Among the larger known sponges at up to a meter in height and width, the common name Neptune's cup refers to its characteristic wine glass shape and the Roman god of the sea. The species was thought to be extinct since the early 1900s due to overharvesting, but live specimens were discovered in 2011 off the coast of Singapore and Thailand. Later they were transported so they can be close enough to reproduce. In the early 1900s, they were used as baby baths because they grew so large. They can grow up to 5m, and grow a couple centimeters every month.
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- Platt, John R. (17 November 2011). "Amazing Neptune's Cup Sponge Rediscovered in Singapore". Extinction Countdown blog. Scientific American. Archived from the original on 18 November 2011. Retrieved 2011-11-17.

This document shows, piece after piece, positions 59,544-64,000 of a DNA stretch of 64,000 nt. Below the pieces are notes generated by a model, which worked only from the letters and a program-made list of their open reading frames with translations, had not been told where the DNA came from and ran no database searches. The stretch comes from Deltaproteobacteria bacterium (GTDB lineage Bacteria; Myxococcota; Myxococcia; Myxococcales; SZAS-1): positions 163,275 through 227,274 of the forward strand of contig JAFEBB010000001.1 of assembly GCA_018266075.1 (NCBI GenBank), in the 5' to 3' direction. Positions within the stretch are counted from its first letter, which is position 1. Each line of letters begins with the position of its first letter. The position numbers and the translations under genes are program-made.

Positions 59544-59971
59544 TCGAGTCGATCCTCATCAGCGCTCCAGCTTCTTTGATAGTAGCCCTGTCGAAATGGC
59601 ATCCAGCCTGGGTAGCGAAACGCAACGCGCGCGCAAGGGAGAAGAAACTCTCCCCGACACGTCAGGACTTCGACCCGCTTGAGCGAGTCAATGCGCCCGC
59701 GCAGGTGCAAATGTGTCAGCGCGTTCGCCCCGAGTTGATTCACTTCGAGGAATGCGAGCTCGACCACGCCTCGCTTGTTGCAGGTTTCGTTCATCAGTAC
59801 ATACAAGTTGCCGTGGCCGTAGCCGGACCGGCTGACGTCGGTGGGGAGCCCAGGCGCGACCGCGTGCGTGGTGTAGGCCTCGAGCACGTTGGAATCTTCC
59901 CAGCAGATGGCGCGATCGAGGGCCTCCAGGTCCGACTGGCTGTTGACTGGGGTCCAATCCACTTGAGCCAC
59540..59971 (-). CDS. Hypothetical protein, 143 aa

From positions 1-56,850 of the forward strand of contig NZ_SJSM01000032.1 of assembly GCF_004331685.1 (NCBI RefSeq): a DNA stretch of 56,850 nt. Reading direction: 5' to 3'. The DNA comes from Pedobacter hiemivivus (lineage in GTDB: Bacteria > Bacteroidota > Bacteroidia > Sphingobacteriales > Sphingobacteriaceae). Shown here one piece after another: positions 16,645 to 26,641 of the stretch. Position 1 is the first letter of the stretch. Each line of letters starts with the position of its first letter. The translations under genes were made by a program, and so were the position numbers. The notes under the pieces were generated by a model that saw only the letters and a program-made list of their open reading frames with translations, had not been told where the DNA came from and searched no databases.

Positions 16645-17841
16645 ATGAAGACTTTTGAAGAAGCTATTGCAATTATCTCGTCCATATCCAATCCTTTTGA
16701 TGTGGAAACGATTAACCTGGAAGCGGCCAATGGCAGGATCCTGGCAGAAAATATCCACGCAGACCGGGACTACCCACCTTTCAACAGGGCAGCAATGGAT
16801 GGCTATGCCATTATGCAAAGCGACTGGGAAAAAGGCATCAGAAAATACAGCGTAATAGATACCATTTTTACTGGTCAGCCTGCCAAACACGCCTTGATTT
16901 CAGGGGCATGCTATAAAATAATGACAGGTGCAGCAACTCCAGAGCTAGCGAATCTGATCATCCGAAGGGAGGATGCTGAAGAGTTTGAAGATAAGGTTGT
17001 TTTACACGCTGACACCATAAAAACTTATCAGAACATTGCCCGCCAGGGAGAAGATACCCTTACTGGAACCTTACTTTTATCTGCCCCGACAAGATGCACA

- Attenborough, David (2016). Wild City:Islands. Channel NewsAsia.
- Hance, Jeremy (22 November 2011). "Bathtub-sized marine sponge rediscovered after a century of extinction". news.mongabay.com.
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